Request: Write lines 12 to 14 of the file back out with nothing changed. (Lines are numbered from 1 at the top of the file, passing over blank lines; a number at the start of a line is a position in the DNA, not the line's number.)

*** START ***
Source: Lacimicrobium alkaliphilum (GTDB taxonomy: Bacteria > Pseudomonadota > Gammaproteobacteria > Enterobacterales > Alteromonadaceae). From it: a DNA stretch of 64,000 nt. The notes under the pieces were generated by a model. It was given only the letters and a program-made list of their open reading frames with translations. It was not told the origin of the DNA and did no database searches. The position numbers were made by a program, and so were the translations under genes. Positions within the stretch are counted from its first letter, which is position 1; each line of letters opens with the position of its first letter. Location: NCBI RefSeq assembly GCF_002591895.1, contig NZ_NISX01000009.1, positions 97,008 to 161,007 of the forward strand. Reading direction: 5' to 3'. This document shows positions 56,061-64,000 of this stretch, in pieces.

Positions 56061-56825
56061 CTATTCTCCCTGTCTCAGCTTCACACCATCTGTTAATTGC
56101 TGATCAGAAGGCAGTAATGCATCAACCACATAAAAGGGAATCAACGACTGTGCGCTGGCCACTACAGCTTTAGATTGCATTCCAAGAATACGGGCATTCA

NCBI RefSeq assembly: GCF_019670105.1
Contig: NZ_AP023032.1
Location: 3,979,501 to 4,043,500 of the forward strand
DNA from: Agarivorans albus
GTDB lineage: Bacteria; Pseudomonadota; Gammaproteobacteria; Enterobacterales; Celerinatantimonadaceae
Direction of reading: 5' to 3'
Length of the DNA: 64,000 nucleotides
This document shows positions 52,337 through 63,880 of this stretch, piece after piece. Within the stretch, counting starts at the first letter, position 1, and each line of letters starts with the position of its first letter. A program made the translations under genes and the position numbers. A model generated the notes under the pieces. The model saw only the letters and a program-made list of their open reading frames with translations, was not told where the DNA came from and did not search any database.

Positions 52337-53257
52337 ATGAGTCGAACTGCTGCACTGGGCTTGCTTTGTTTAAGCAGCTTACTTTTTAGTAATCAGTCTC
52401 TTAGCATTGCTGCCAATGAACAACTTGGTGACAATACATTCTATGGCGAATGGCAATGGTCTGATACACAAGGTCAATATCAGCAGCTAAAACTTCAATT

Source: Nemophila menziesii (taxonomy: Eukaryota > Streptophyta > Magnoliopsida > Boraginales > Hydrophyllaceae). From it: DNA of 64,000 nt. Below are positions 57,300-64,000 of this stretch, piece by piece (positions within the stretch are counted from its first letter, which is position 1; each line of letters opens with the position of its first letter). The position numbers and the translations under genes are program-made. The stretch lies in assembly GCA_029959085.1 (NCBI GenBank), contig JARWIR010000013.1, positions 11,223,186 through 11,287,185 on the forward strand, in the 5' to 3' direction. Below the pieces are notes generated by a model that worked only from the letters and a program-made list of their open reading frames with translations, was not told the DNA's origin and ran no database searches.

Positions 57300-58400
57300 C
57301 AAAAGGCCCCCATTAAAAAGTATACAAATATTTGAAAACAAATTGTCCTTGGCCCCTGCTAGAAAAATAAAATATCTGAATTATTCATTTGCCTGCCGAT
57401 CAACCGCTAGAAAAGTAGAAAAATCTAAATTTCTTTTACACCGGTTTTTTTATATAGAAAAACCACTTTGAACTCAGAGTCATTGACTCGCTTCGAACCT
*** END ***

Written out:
This document shows positions 52,337 through 63,880 of this stretch, piece after piece. Within the stretch, counting starts at the first letter, position 1, and each line of letters starts with the position of its first letter. A program made the translations under genes and the position numbers. A model generated the notes under the pieces. The model saw only the letters and a program-made list of their open reading frames with translations, was not told where the DNA came from and did not search any database.

Positions 52337-53257
52337 ATGAGTCGAACTGCTGCACTGGGCTTGCTTTGTTTAAGCAGCTTACTTTTTAGTAATCAGTCTC